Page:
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Shire to Present New Scientific Data on ADHD Treatment Portfolio at APA Annual Meeting

SAN DIEGO, May 14, 2007 /PRNewswire-FirstCall/ -- Shire plc , the market leader in treatments for Attention-Deficit/Hyperactivity Disorder (ADHD), announced that it will present key scientific data on its ADHD treatment portfolio at the American Psychiatric Association (APA) annual meeting to be held May 19 to 24 in San Diego.

"The upcoming clinical research to be presented at APA reaffirms Shire's commitment to understanding the science of ADHD treatment," said Eliseo Salinas, Chief Scientific Officer and Executive Vice President, Global R&D. "We are looking forward to sharing new scientific data from clinical trials involving our ADHD portfolio of treatments with the medical community."

Shire's portfolio of ADHD treatments includes VYVANSE(TM) (lisdexamfetamine dimesylate), the first prodrug stimulant, which is planned to launch 2Q 2007, DAYTRANA(TM) (methylphenidate transdermal system), the first and only ADHD patch, and ADDERALL XR(R) (mixed salts of a single-entity amphetamine product), a long-acting formulated stimulant. Additional ADHD treatments under development by Shire include SPD465 (triple-bead mixed amphetamine salts) and SPD503 (guanfacine HCl extended release).

A summary of the key scientific presentations is provided below. Information about the data presentations mentioned in this release is embargoed until the respective presentation sessions have taken place at the APA annual meeting.

    VYVANSE (lisdexamfetamine dimesylate):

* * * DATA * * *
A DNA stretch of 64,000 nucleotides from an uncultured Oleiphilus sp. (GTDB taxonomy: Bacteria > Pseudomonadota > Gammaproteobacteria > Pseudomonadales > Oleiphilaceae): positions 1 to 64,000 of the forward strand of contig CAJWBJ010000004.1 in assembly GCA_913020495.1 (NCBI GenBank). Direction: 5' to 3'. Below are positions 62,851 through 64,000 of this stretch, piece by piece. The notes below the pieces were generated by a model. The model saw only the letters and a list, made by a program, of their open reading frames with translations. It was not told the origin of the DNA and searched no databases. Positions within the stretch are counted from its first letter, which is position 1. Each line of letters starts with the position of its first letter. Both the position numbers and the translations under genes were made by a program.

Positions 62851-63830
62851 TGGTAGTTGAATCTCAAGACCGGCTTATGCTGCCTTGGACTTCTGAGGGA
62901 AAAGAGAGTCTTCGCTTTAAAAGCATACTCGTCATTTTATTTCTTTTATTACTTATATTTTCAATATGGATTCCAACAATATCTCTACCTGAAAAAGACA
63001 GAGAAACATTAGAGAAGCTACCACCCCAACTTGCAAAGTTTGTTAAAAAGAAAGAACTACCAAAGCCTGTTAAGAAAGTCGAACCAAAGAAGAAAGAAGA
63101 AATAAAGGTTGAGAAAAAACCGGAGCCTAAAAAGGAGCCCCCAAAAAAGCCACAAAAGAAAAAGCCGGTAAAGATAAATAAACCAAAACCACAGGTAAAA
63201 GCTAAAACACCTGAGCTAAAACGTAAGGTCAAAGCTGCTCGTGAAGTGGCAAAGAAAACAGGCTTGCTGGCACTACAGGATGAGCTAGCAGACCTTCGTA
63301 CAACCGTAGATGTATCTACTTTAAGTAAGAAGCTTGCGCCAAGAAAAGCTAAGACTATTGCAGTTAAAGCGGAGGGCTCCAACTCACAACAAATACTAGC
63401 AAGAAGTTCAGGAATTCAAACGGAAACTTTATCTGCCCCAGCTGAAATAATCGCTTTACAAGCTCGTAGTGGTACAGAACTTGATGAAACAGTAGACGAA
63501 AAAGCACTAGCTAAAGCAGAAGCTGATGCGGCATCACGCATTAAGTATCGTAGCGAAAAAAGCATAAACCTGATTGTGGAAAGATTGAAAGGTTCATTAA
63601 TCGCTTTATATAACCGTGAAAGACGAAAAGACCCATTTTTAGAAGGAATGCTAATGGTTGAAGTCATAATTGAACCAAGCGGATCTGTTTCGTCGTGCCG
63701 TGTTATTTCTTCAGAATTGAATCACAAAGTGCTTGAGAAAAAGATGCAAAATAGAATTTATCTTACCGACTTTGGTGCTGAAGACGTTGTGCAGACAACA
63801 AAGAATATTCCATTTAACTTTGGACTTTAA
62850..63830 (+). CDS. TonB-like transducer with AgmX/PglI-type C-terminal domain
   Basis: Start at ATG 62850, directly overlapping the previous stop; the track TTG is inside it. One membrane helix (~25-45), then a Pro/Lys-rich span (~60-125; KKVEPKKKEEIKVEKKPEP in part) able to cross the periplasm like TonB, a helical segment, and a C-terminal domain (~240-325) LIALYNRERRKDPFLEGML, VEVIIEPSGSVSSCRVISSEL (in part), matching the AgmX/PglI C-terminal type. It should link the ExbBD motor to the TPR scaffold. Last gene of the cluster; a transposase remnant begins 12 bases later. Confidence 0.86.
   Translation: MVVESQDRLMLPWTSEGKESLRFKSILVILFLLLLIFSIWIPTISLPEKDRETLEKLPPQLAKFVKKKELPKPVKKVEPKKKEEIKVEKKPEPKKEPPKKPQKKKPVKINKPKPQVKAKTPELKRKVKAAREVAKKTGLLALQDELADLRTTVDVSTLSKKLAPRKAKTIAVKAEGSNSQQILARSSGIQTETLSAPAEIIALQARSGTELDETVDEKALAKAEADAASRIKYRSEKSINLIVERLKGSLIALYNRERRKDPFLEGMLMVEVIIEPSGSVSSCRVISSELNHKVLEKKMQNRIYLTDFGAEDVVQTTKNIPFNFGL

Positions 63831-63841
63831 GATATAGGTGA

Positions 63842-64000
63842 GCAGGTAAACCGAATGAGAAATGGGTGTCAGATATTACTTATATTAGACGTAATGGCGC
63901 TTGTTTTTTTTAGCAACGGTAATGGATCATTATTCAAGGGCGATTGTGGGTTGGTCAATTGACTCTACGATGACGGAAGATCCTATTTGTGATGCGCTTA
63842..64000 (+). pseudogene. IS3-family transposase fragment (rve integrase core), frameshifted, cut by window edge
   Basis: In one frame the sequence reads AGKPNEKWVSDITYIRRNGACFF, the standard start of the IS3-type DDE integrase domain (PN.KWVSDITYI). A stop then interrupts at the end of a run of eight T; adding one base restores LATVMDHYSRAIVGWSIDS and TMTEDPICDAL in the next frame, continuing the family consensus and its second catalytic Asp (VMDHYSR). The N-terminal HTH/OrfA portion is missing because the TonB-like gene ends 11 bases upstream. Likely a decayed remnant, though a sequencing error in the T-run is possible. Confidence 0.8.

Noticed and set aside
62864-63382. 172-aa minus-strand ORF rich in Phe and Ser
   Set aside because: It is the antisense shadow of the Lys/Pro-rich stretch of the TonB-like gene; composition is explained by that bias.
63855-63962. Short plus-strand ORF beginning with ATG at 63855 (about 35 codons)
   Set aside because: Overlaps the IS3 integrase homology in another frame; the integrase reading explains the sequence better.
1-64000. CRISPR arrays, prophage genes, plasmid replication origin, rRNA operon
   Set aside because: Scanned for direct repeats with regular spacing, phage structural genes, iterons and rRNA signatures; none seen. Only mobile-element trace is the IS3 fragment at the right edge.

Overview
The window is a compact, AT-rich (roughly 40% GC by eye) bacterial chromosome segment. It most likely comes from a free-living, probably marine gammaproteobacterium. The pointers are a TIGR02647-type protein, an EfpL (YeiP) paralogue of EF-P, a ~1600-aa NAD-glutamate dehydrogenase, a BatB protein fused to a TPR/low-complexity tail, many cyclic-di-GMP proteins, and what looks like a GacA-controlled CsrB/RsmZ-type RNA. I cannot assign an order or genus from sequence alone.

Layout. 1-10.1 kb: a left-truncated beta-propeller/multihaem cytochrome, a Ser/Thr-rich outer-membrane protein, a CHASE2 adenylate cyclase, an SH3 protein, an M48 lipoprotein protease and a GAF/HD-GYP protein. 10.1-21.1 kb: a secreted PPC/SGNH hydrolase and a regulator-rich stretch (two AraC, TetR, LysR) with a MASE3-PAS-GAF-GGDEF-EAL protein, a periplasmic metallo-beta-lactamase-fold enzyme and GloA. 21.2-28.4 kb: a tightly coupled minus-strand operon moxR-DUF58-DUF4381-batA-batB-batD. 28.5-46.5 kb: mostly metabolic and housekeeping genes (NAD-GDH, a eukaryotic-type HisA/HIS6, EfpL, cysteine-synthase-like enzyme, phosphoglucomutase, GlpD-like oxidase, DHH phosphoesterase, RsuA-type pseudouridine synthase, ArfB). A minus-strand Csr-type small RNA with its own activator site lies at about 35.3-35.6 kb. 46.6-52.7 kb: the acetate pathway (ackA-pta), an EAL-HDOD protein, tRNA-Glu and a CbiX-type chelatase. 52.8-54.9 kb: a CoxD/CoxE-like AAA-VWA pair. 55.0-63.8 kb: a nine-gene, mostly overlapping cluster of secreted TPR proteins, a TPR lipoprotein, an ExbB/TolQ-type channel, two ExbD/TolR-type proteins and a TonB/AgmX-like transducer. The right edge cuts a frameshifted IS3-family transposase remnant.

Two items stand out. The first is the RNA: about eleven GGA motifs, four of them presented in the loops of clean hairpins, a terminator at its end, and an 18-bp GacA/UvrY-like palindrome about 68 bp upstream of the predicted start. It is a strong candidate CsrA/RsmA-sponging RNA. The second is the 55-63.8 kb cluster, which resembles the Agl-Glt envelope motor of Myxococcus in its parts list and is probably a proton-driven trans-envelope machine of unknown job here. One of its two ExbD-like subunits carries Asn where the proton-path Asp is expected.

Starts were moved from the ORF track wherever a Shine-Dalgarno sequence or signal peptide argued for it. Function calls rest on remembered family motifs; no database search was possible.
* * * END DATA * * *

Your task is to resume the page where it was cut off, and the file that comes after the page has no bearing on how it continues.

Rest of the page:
May 23, 2007; 3:00 p.m. PDT (6:00 p.m. EDT)

    Long-Term Effectiveness and Safety of Lisdexamfetamine Dimesylate (LDX) in

    Children Aged 6 to 12 Years With Attention-Deficit/Hyperactivity Disorder

    APA Poster# NR739


    May 23, 2007; 3:00 p.m. PDT (6:00 p.m. EDT)

    Improved Interpatient Pharmacokinetic Variability of Lisdexamfetamine

    Dimesylate Compared With Mixed Amphetamine Salts Extended Release (MAS XR)

    in Children Aged 6 to 12 Years With Attention-Deficit/Hyperactivity

    Disorder

    APA Poster# NR750


    DAYTRANA (methylphenidate transdermal system):


    May 23, 2007; 12:00 p.m. PDT (3:00 p.m. EDT)

    Efficacy and Safety of MTS in Male and Female Pediatric Subjects with ADHD

    APA Poster# NR665


    May 23, 2007; 12:00 p.m. PDT (3:00 p.m. EDT)

    12-Month Efficacy and Tolerability of MTS in Children with ADHD

    APA Poster# NR664


    ADDERALL XR (mixed salts of a single-entity amphetamine product):


    May 23, 2007; 12:00 p.m. PDT (3:00 p.m. EDT)

    Long-Term Cardiovascular Safety of Mixed Amphetamine Salts Extended

    Release in Adolescents with ADHD

    APA Poster# NR652


    SPD465 (triple-bead mixed amphetamine salts):


    May 21, 2007; 11:00 a.m. PDT (2:00 p.m. EDT)

    Extended Duration of Action of SPD465, a 16-Hour Mixed Amphetamine Salts

    Formulation, in the Treatment of Adults with ADHD

    Oral Presentation


    SPD503 (guanfacine HCl extended release):


    May 23, 2007; 12:00 p.m. PDT (3:00 p.m. EDT)

    A Randomized, Double-Blind, Placebo-Controlled Study of Guanfacine

    Extended Release in Children and Adolescents with Attention-

    Deficit/Hyperactivity Disorder

    APA Poster# NR659